Residents of my city will recognize the image attached to this post. We call this intersection “malfunction junction.” About two years ago traffic through downtown Birmingham was diverted because of construction. Earlier this year, malfunction junction and the rest of our downtown interstate was reopened. My commute went from forty minutes to twenty. We were on the road back to normal.
And then my commute went from twenty minutes to the time it takes me to walk downstairs and sit at my computer! For nearly three months we have worked from home. We have prerecorded and streamed worship services. We have become innovative, creative and resourceful. I even learned some new skills. Some have called this our new normal. I disagree. New abnormal, maybe. But not the new normal.
At Huffman Baptist Church, where I serve as pastor, we have started the road back to normal. Some think we should flip a switch and be back to normal immediately. Others are not even ready to start the journey. I am somewhere in between.
The Road Back to Normal Will Require Prayer
As I am writing, there are so many song titles and lyrics running through my mind, like “The Long and Winding Road.” Sometimes the road can be lonely. It can be scary. It can be confusing. Facts and Trends posted an article outlining nine concerns pastors have as we move towards gathering again. Pray for your pastor and other leaders!
The Road Back to Normal Will Also Require…
- Caution. There is so much about SARS-CoVi-2 that we don’t know. Even within the scientific community there is no consensus. With an abundance of caution, our leadership enacted an extensive protocol for returning to gathered worship.
- Compassion. In my church, 1/3 of our membership is not ready to return to gathered worship. 1/3 are ready to return, but they have concerns. We must have compassion for those who can not return and for those who are not ready to return.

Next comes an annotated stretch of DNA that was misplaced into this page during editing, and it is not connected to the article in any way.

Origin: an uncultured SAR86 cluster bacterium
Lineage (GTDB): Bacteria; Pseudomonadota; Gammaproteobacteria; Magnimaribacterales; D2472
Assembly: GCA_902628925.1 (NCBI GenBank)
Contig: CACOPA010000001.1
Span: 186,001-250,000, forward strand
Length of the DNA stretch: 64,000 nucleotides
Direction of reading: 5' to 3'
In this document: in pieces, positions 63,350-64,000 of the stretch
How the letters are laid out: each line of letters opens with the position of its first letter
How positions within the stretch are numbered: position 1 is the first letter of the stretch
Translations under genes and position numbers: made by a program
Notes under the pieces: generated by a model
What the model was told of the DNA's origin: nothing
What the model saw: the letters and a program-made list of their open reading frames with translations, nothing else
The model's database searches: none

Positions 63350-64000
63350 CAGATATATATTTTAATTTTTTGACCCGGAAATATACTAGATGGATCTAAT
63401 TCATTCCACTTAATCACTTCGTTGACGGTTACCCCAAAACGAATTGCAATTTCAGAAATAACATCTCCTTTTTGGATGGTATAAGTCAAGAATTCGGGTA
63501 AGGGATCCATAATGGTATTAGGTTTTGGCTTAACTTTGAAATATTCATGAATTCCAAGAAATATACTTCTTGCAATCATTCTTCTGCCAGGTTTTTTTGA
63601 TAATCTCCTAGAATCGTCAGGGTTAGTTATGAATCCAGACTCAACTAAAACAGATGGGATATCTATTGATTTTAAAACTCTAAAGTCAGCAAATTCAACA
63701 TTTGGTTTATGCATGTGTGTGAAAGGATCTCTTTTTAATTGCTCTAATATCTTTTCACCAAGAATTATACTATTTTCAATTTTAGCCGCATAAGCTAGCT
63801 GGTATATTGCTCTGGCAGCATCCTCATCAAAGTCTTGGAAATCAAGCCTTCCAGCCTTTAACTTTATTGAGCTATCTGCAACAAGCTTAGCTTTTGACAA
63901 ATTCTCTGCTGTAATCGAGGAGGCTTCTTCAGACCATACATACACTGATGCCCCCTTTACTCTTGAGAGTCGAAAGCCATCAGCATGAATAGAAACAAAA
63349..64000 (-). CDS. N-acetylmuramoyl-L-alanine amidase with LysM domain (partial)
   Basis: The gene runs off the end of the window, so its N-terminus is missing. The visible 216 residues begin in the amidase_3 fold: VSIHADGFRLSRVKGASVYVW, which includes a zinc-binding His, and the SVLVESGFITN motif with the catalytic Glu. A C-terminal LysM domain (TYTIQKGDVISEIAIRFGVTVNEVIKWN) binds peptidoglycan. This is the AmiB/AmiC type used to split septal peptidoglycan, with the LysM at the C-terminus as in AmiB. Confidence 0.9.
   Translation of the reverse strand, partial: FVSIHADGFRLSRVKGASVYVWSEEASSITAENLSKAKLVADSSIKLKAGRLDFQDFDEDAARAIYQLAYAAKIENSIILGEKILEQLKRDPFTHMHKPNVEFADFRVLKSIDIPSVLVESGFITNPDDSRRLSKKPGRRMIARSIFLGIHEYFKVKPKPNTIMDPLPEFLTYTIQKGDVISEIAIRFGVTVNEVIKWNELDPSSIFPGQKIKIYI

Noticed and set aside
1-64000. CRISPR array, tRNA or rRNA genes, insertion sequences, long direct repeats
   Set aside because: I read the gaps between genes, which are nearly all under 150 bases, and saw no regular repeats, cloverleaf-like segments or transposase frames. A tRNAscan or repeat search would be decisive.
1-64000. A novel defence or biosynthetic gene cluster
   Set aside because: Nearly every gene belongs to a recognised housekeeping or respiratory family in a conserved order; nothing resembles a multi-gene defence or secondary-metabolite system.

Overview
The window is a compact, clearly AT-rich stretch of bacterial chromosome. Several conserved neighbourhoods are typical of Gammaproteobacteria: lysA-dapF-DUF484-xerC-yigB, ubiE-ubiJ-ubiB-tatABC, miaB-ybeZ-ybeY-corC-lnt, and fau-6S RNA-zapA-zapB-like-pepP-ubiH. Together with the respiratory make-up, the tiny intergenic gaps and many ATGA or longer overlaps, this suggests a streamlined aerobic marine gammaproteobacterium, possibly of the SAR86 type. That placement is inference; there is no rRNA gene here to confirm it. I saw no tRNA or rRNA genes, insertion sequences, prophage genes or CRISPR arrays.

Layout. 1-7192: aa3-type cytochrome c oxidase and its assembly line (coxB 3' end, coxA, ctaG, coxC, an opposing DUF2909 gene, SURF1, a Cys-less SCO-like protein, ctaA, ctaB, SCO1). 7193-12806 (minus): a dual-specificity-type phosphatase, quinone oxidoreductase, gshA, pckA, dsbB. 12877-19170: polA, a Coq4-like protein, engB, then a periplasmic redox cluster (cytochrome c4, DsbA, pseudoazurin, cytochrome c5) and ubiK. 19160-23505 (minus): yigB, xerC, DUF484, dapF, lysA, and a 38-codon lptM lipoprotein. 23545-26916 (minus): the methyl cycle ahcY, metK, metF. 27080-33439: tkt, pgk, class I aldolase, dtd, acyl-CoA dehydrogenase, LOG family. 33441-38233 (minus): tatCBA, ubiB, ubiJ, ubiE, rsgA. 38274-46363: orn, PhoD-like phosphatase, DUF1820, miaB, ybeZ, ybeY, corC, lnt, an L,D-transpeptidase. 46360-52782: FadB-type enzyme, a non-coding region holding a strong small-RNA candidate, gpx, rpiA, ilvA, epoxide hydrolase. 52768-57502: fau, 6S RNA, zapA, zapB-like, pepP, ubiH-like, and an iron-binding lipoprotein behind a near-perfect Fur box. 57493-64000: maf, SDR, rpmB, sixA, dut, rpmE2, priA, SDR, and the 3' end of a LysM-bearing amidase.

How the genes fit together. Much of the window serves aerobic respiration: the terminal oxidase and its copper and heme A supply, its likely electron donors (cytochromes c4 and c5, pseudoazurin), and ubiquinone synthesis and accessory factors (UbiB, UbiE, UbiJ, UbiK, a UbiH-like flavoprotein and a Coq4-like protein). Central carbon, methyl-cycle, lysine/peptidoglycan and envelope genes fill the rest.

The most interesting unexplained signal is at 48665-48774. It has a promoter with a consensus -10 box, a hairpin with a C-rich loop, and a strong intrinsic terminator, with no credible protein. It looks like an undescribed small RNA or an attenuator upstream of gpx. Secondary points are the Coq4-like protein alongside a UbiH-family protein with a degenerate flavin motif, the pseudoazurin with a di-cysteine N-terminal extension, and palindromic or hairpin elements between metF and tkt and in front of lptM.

- Humility. We will make mistakes. I will make mistakes. None of us have ever traveled this road. And to continue the metaphor, some of us have trouble asking for directions. Lord, help me to be willing to admit when I got off at the wrong exit!
- Grace. Because leaders will make mistakes, the rest of us need to show grace when they do.
- Cooperation. In early May, I posted an article about the shift From Cooperation to Contention. Just remember, those who are shepherding your church are making decisions with your best interest at heart.
- Patience. Enjoy the journey. Even in the pain and discomfort, God is teaching us something. Be patient. Some will want to anesthetize the pain. I am already hearing calls for celebration when we return to gathered worship. I love the heartfelt desire. But I’m thinking there may be more lamentation than true celebration until we get back to “normal.”
- Evaluation. At our church, will return to normal in measured phases so that we can evaluate. We want to be good neighbors. And good citizens. We do not want to make decisions that put people at risk unnecessarily. And we certainly don’t want to be the epicenter of a new outbreak.
There are some things from our pre-pandemic days that we need to leave behind. And many things from the pandemic that we need to continue. Many of our churches that were inwardly focused have rediscovered what it means to serve our neighbors. Churches that thought of their building as a meeting location have discovered that their address is a ministry point. We have discovered that technology is an incredible asset. And we have discovered that Jesus is enough!
Rob Paul is a church revitalization strategist with over three decades of experience serving established Southern Baptist churches in pastoral ministry. He has helped churches in Alabama, Mississippi and Georgia to experience revival and revitalization by God’s grace and for His glory. He is also the senior pastor of Huffman Baptist Church in Birmingham, AL. To find out more about Rob Paul Ministries and the work of church revitalization, visit http://robpaul.net